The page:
Saturday, March 28, 2009

The 2012 Presidential Primary Calendar (3/28/09)

For the most up-to-date version of this calendar see the left sidebar under the 2012 electoral college projection or click here.

Since FHQ has added some states to our examination of state legislative frontloading action this week, a 2012 Presidential Primary Calendar update is in order. Here again are the rules (updated too) from the last update:
  1. Caucus states are italicized while primary states are not.
  2. States that have changed dates appear twice (or more) on the calendar; once by the old date and once by the new date. The old date will be struck through while the new date will be color-coded with the amount of movement (in days) in parentheses. States in green are states that have moved to earlier dates on the calendar and states in red are those that have moved to later dates. Arkansas, for example, has moved its 2012 primary and moved it back 104 days.
  3. You'll also see that some of the states on the calendar are live links. These are links to active legislation that would shift the date on which that state's presidential primary would be held in 2012. That allows us to track the status of the legislation more easily.
  4. You'll also see that the live link has been removed from Illinois. This reflects the fact that the legislation before the legislature there applies only to the date of the primary for state and local offices. For the sake of tracking relevant legislation dealing with presidential primaries generally, but not dates directly, FHQ will include links in parentheses next to such states.

New Additions: New Hampshire, New Jersey and Oregon

2012 Presidential Primary Calendar

Monday, January 16, 2012: Iowa caucuses*

Tuesday, January 24
: New Hampshire*

Saturday, January 28: Nevada caucuses*, South Carolina*

A note on the placement of Iowa, New Hampshire, Nevada and South Carolina.

Tuesday, January 31
: Florida

Tuesday, February 7 (Super Tuesday): Alabama, Arkansas, California, Connecticut, Delaware, Georgia, Illinois (H / S), Missouri, New Jersey, New York, Oklahoma (H), Tennessee and Utah

Saturday, February 11: Louisiana

Tuesday, February 14: Maryland, Virginia

Tuesday, February 21: Wisconsin

Tuesday, February 28: Arizona**, Michigan***

Tuesday, March 6: Massachusetts***, Ohio, Rhode Island, Texas and Vermont

Tuesday, March 13: Mississippi

Tuesday, March 20: Colorado caucuses****

Tuesday, April 24: Pennsylvania

Tuesday, May 8: Indiana (S), North Carolina and West Virginia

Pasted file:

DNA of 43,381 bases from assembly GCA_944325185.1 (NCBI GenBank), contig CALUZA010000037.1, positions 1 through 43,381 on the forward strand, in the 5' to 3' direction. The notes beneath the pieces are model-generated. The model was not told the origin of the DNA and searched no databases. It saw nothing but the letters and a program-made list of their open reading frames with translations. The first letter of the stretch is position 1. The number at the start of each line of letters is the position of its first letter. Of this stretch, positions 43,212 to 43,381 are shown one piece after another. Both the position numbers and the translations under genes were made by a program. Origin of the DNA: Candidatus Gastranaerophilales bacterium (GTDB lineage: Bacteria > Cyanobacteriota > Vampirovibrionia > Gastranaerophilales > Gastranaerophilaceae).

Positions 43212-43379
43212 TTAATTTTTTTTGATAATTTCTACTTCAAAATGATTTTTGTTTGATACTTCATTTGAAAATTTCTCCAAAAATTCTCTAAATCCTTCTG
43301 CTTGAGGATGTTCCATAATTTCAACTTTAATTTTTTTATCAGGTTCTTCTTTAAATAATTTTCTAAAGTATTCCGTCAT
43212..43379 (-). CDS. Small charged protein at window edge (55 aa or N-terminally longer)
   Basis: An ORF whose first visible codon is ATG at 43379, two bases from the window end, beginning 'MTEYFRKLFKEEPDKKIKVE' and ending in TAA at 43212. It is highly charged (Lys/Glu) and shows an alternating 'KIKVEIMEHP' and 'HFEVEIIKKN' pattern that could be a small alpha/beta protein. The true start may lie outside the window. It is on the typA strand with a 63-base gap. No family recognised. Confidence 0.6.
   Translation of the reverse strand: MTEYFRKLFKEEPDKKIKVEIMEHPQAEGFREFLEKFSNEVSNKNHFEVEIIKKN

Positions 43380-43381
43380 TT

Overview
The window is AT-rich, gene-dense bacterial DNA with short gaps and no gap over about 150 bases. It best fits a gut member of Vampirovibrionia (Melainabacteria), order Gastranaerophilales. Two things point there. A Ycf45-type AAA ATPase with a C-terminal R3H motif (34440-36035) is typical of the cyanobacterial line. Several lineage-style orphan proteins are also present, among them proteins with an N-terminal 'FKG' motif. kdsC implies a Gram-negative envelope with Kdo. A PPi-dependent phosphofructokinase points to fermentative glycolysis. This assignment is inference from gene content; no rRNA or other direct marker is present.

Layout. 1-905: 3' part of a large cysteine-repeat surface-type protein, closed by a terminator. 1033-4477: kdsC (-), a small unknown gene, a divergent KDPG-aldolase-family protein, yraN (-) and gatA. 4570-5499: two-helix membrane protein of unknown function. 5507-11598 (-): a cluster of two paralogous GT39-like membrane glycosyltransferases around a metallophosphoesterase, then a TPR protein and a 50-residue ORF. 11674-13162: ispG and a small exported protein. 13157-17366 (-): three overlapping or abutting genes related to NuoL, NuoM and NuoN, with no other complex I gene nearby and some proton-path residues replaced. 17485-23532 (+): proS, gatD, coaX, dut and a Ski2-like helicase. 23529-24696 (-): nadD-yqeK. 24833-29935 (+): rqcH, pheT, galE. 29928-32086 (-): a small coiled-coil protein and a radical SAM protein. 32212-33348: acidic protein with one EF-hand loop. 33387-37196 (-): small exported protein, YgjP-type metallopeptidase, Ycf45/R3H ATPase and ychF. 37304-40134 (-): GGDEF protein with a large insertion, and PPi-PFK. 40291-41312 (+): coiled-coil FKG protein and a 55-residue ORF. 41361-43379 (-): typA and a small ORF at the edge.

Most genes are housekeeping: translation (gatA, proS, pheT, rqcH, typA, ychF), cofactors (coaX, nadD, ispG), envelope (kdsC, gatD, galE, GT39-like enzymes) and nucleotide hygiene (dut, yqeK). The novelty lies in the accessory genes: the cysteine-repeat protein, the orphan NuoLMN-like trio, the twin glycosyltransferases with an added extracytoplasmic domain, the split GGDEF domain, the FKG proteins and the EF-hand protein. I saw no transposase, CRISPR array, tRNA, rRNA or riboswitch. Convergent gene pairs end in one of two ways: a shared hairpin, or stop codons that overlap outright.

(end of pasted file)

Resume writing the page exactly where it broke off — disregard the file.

Tuesday, May 15: Nebraska, Oregon

Tuesday, May 22: Arkansas (-104), Idaho, Kentucky

Tuesday, June 5: Montana, New Mexico***** and South Dakota

*New Hampshire law calls for the Granite state to hold a primary on the second Tuesday of March or seven days prior to any other similar election, whichever is earlier. Florida is first now, so New Hampshire would be a week earlier at the latest. Traditionally, Iowa has gone on the Monday a week prior to New Hampshire. For the time being we'll wedge Nevada and South Carolina in on the Saturday between New Hampshire and Florida, but these are just guesses at the moment. Any rogue states could cause a shift.

**In Arizona the governor can use his or her proclamation powers to move the state's primary to a date on which the event would have an impact on the nomination. In 2004 and 2008 the primary was moved to the first Tuesday in February.

***Massachusetts and Michigan are the only states that passed a frontloading bill prior to 2008 that was not permanent. The Bay state reverts to its first Tuesday in March date in 2012 while Michigan will fall back to the fourth Tuesday in February.

****The Colorado Democratic and Republican parties have the option to move their caucuses from the third Tuesday in March to the first Tuesday in February.

*****The law in New Mexico allows the parties to decide when to hold their nominating contests. The Democrats have gone in early February in the last two cycles, but the GOP has held steady in June. They have the option of moving however.

Illinois: The House bill proposes moving the state's primaries for state and local offices back to the traditional third Tuesday in March date while leaving the presidential primary on the first Tuesday in February. Senate action has a similar intent, but the non-presidential primaries would move to June.

Indiana: The Senate Concurrent Resolution would form a committee to examine the wisdom of a potential frontloading move.

Minnesota: Companion bills in the House and Senate would change the state's mode of delegate selection from a caucus to a primary on the presidential level.

Oklahoma: A House bill would shift the financial burden of the presidential primary from the state to the parties with nominations at stake.

Remember that a less messy version of the calendar is always present in the left hand side bar.

Recent Posts:
Minnesota in 2012

Illinois in 2012 Redux

New Hampshire in 2012

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